When asked to imagine what people experiencing homelessness feel, a group of Girl Scout troops described it as sad and depressing, unsafe and scary. Then they were asked why homelessness would make someone feel sad.
“They would be sad because sometimes people would just pass them and not even help them,” one scout said.
“You’re going to make me cry, that was so sweet,” Vision House Development Manager Venetia Vango said to her. “What you’re doing today is stopping and helping.”
Three Girl Scout troops with fifth, fourth and third graders came to Vision House to give back, Saturday, Nov. 9. Troops 46754, 41126 and 41170 quickly worked to make 400 sack lunches for people experiencing homelessness living in Seattle, which were then donated to Union Gospel Mission Search and Rescue for their Sunday food drop off by Vision House.
Vango explained what the organization does, and helped the kids understand how homelessness impacts people. Then the troops did a team-building exercise, listened to a children’s book about homelessness and took a tour of the resident store before making the lunches.
Vision House is a faith-based nonprofit with the goal of keeping families experiencing homelessness together, with a headquarters in Renton. The nonprofit owns and operates 36 units of debt-free housing and two child care facilities in Shoreline and Renton.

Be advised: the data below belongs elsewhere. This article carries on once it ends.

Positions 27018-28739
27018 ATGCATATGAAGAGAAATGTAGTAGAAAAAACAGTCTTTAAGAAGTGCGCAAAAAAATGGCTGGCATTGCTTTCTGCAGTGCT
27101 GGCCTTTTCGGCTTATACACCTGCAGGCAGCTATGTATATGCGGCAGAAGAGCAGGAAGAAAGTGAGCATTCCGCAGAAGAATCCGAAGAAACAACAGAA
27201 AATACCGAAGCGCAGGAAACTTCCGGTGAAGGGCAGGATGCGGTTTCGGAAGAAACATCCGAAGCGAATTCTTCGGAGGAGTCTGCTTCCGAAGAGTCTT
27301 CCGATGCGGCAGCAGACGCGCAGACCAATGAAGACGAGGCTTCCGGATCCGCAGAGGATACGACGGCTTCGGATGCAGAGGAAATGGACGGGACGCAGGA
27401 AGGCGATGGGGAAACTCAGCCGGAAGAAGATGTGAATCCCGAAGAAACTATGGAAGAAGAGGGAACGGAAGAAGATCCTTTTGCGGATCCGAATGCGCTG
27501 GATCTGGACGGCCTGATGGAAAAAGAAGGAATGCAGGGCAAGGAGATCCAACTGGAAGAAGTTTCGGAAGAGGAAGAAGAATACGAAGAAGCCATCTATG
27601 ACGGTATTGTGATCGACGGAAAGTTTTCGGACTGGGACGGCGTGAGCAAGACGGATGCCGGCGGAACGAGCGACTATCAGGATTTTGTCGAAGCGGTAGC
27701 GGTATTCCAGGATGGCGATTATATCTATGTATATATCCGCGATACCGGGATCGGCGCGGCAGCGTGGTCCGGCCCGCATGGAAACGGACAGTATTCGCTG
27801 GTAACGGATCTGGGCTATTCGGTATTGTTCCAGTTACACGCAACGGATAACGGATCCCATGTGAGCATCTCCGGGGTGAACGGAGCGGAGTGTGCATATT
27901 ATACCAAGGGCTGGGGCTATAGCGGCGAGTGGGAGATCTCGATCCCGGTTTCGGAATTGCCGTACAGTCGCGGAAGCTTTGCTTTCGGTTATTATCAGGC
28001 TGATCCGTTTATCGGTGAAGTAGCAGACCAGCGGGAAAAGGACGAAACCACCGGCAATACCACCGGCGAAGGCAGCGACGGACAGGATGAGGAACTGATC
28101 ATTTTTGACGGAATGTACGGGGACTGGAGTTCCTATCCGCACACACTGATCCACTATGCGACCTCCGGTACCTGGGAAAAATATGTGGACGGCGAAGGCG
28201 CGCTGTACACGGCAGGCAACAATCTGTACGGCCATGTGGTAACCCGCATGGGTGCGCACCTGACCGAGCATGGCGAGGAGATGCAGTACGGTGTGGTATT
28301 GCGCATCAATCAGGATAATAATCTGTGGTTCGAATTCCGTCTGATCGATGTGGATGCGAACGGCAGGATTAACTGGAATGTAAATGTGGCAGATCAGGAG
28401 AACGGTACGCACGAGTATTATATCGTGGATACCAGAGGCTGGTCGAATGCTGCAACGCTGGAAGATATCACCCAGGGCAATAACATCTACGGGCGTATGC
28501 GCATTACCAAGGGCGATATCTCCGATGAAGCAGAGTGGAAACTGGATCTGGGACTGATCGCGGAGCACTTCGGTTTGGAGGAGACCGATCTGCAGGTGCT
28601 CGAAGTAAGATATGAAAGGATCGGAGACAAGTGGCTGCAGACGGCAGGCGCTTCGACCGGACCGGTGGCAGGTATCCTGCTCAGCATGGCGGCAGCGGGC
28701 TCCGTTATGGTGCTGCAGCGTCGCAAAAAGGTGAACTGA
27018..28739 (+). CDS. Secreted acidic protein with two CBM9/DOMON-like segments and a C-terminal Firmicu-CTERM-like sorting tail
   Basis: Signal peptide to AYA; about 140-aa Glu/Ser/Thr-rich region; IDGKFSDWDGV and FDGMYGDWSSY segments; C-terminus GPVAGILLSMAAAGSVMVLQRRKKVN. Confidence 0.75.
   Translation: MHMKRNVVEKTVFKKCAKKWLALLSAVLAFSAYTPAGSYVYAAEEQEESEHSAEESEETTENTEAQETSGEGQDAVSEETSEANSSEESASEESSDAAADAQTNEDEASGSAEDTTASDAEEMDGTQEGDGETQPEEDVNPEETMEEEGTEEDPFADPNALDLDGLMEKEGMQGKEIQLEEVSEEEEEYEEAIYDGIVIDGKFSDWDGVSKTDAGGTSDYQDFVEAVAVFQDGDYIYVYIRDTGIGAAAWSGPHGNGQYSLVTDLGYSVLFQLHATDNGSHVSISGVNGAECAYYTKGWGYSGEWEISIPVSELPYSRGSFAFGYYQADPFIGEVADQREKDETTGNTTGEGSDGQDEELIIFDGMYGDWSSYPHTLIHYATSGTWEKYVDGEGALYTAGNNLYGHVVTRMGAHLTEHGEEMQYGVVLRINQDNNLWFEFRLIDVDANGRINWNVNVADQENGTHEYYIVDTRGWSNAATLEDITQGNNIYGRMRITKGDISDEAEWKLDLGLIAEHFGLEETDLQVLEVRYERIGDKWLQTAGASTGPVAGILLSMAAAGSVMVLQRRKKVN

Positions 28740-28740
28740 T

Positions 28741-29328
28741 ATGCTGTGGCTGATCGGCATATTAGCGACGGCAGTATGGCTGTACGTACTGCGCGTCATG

Kids Serve, the name of the event, started three years ago as a way for families to bring children to volunteer without being in direct contact with the residents, many of which are recovering from trauma. Renton Volunteer Coordinator Debbie Gannon helped start the kid-friendly volunteer events.
Gannon read the scouts a children’s book called “Our Wish,” that details a rabbit and her seven children becoming homeless, meeting others experiencing homelessness in a shelter and eventually finding a new home. After the book. Gannon said the story reminded her of a family they had with almost as many children, that were going to have to be split apart to have shelter at another organization, before Vision House found a way to make them fit in a Vision House unit.
Girl Scouts received a tour of the resident store, where Vision House pulls donated items from it’s thrift store a couple miles away that would suit the families. Twice a month residents get to shop for supplies for free, with an item limit depending on how many are in their family. The store also includes unused bedding and supplies for new families to help them get comfortable in the new place.
“This was eye opening for me, too,” one of the scout troop parents said on the tour.
At the Renton child care facility, 30 percent of attendees are low-income and the rest pay full tuition. Right now Vision House serves approximately 160 people each year in their 35 units, with the average family at about three members. Families spend from six months to two years in the residence. The nonprofit has about a 90 percent success rate in moving families to long-term housing.
Vision House will also hold an event on Giving Tuesday to help families learn more about homelessness and create soup jars that will be in the resident store, the project of Vision House Volunteer Chloe from Gibson Ek High School in Issaquah.